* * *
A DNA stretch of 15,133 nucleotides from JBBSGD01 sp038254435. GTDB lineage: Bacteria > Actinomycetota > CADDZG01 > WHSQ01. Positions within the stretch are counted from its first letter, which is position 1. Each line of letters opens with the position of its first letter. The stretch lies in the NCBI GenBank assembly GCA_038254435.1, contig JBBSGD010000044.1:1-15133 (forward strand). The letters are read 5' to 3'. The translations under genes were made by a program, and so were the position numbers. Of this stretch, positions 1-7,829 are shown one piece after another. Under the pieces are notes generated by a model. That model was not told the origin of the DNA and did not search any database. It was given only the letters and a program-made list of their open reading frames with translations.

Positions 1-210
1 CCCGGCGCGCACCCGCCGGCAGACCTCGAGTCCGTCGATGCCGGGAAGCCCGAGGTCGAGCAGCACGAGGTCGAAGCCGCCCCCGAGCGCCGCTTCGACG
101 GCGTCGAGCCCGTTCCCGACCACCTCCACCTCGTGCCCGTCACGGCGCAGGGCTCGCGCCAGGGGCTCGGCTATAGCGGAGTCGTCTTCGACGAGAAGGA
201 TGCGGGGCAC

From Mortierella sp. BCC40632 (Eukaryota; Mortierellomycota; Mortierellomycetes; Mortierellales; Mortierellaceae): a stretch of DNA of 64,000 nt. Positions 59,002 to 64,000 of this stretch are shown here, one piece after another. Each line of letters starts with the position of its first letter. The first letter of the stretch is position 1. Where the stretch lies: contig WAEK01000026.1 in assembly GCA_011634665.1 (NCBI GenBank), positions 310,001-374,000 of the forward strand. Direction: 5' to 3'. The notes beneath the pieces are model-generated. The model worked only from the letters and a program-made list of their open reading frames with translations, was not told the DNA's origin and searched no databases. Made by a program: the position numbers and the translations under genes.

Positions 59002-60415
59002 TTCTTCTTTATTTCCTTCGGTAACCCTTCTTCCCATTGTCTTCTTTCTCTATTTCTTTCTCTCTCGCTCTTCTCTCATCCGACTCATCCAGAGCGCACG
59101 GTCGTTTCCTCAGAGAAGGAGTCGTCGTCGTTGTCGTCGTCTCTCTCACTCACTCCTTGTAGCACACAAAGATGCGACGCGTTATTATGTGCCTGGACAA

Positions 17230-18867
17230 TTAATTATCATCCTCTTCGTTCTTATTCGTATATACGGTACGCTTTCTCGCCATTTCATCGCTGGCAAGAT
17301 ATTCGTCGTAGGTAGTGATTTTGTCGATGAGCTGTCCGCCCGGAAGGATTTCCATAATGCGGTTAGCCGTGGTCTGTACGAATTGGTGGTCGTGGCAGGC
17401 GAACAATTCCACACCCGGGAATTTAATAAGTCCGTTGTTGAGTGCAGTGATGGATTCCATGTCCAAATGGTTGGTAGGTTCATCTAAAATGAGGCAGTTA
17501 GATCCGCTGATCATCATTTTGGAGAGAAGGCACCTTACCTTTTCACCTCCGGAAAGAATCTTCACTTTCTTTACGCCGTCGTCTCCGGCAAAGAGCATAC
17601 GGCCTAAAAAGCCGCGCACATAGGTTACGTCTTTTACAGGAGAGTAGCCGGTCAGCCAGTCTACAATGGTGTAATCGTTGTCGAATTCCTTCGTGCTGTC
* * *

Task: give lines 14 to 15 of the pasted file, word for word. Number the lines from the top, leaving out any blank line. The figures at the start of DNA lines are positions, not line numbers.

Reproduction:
17501 GATCCGCTGATCATCATTTTGGAGAGAAGGCACCTTACCTTTTCACCTCCGGAAAGAATCTTCACTTTCTTTACGCCGTCGTCTCCGGCAAAGAGCATAC
17601 GGCCTAAAAAGCCGCGCACATAGGTTACGTCTTTTACAGGAGAGTAGCCGGTCAGCCAGTCTACAATGGTGTAATCGTTGTCGAATTCCTTCGTGCTGTC